Chacaya, Guatemala

Image 1 Map

The town of Chacayá, on the western shore of Lake Atitlán in Guatemala, currently confronts a significant public health risk. Historically the community of 1,500 Tz’tujil Mayans has drawn its drinking water directly from the lake, but the deterioration of the lake’s water quality has led to an increase in gastrointestinal infections. Complicating matters further, a series of massive cyanobacterial blooms on the lake in 2009 and 2015 have raised concerns about the community’s exposure to potentially deadly cyanotoxins. The community was interested in developing an alternative water supply that was clean and met their needs.

EWB USA Greater Austin Chapter began the Chacayá Water Supply Project in 2014.  On the first assessment trip in March 2015, we hiked to several mountain springs to identify their locations with GPS, measure output, and collect water quality samples.  The project team developed several water supply alternatives including:

  • Adding multimedia filtration and UV disinfection to existing surface water supply system;
  • Building a spring box, raw water transmission line, and chlorinator to replace existing surface water supply system; and
  • Drill a groundwater supply well, lift station, and chlorinator to replace existing surface water supply system.

On the second assessment trip in August 2015, the alternatives were presented and evaluated with the community, and the spring box collection alternative was selected.   A preliminary design was developed in April 2016 and a permit application was submitted to MARN (Ministry of Environment and Natural Resources) to allow construction inside a National Park.  The permit was approved in September 2017, and the project team submitted the final design for approval that same month.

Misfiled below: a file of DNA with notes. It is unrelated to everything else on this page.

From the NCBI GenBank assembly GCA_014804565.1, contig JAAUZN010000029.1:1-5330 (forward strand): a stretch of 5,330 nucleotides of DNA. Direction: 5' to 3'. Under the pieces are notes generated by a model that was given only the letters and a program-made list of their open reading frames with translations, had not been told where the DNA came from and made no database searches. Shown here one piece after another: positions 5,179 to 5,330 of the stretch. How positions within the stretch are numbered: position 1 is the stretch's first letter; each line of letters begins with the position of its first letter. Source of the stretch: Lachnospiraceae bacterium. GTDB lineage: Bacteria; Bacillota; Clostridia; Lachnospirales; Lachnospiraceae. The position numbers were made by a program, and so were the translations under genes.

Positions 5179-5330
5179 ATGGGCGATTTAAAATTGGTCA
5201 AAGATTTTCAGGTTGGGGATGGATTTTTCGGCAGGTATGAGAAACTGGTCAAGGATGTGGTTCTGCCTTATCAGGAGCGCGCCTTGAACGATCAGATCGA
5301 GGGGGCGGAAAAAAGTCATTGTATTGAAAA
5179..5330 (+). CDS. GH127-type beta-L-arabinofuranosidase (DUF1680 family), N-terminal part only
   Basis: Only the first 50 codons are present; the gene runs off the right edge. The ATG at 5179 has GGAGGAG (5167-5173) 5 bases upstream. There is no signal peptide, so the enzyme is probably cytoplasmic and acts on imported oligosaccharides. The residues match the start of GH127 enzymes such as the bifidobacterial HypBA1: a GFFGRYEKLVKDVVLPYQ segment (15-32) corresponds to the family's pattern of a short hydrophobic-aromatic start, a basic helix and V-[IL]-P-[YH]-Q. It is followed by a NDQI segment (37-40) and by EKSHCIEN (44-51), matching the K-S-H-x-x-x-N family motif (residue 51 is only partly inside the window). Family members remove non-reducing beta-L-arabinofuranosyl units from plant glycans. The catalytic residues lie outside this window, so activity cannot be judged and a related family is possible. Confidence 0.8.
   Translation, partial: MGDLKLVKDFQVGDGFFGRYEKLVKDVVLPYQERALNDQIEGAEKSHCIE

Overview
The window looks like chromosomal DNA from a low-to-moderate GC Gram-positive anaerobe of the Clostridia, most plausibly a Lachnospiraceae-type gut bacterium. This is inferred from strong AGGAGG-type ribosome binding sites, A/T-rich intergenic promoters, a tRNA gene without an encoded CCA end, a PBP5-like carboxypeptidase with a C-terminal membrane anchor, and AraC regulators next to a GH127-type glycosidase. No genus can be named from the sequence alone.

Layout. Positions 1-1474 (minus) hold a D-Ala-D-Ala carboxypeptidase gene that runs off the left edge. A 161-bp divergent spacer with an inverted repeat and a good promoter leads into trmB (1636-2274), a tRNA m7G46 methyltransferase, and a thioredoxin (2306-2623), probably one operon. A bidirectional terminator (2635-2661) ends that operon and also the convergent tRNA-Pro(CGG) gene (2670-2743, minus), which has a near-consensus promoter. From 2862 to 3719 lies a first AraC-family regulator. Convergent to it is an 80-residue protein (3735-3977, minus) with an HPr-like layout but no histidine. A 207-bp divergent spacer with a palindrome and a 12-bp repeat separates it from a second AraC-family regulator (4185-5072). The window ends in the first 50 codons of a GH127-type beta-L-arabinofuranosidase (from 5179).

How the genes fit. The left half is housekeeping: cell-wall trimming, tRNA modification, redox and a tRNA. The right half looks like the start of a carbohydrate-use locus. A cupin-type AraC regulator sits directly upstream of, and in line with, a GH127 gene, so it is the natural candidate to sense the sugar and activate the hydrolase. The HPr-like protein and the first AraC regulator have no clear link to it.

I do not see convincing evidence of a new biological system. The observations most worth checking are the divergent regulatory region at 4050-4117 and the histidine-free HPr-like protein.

Construction began in March 2018 with a 12’ x 6’ x 3’ tall natural stone spring box to capture and filter spring water high on the mountain above the village.  We installed a buried 5-kilometer High Density Polyethylene (HDPE) raw water transmission line adjacent to a footpath through a gap in the peaks, down the steep face, underneath Highway 14, and across the coffee fields to the existing in ground storage tank.  The pipeline conveys spring water by gravity, with periodic air release valves, drain valves, and pressure relief tees installed for maintenance and protection of the pipeline.  A tablet chlorinator was installed to disinfect the raw water before it is stored and distributed to the residents of Chacayá.  The alternative water supply project was constructed in fits and starts until January 2019 when the pipeline was commissioned.  Because the pandemic has prevented travel, we have postponed the post-implementation trip until it has passed.  In the summer of 2020, we prepared an Operation and Maintenance Manual for the Chacayá Water Supply Project.

Image 10 Raw Water Line Profile

Image 11 Clean Water

Project Organization

Image 12 Mike Hoffman

Mike Hoffman – Project Manager – Mike.hoffman@aecom.com

Image 13 Craig Holloway

Craig Holloway – Responsible Engineer In Charge – craig.holloway@aecom.com

Image 14 Andrew Knipp

Andrew Knipp – Implementation Manager – Andrew.knipp@aecom.com

1st Assessment Trip – March 2015

  • Mike Hoffman, AECOM, Project Manager
  • Craig Holloway, AECOM, Responsible Engineer in Charge
  • Chelsea Burkett, AECOM, Health and Safety Officer
  • Brooke Joseph, AECOM, Team Member
  • Luis Alday, AECOM, Team Member

2nd Assessment Trip – August 2015

  • Craig Holloway, AECOM, Responsible Engineer in Charge
  • Stewart Holloway, UT Biomedical Engineering Student
  • Todd Nelms, UT Civil Engineering Student
  • Michael Guarino, UT Mechanical Engineering Student

1st Implementation Trip – March 2018

  • Mike Hoffman, AECOM, Project Manager
  • Craig Holloway, AECOM, Responsible Engineer in Charge
  • Andrew Knipp, AECOM, Implementation Manager

2nd Implementation Trip – June 2018

  • Mike Hoffman, AECOM, Project Manager
  • Craig Holloway, AECOM, Responsible Engineer in Charge
  • Andrew Knipp, AECOM, Implementation Manager

Operation and Maintenance Manual – August 2020

  • Craig Holloway, AECOM, Responsible Engineer in Charge
  • Andrew Hall, UT Dallas, Mechanical Engineering Student
  • Monica Batra-Shrader, UT, Chemical Engineering Student
  • James Uhl, UT, Chemical Engineering Student
  • Aly Hirani, UT, Mechanical Engineering Student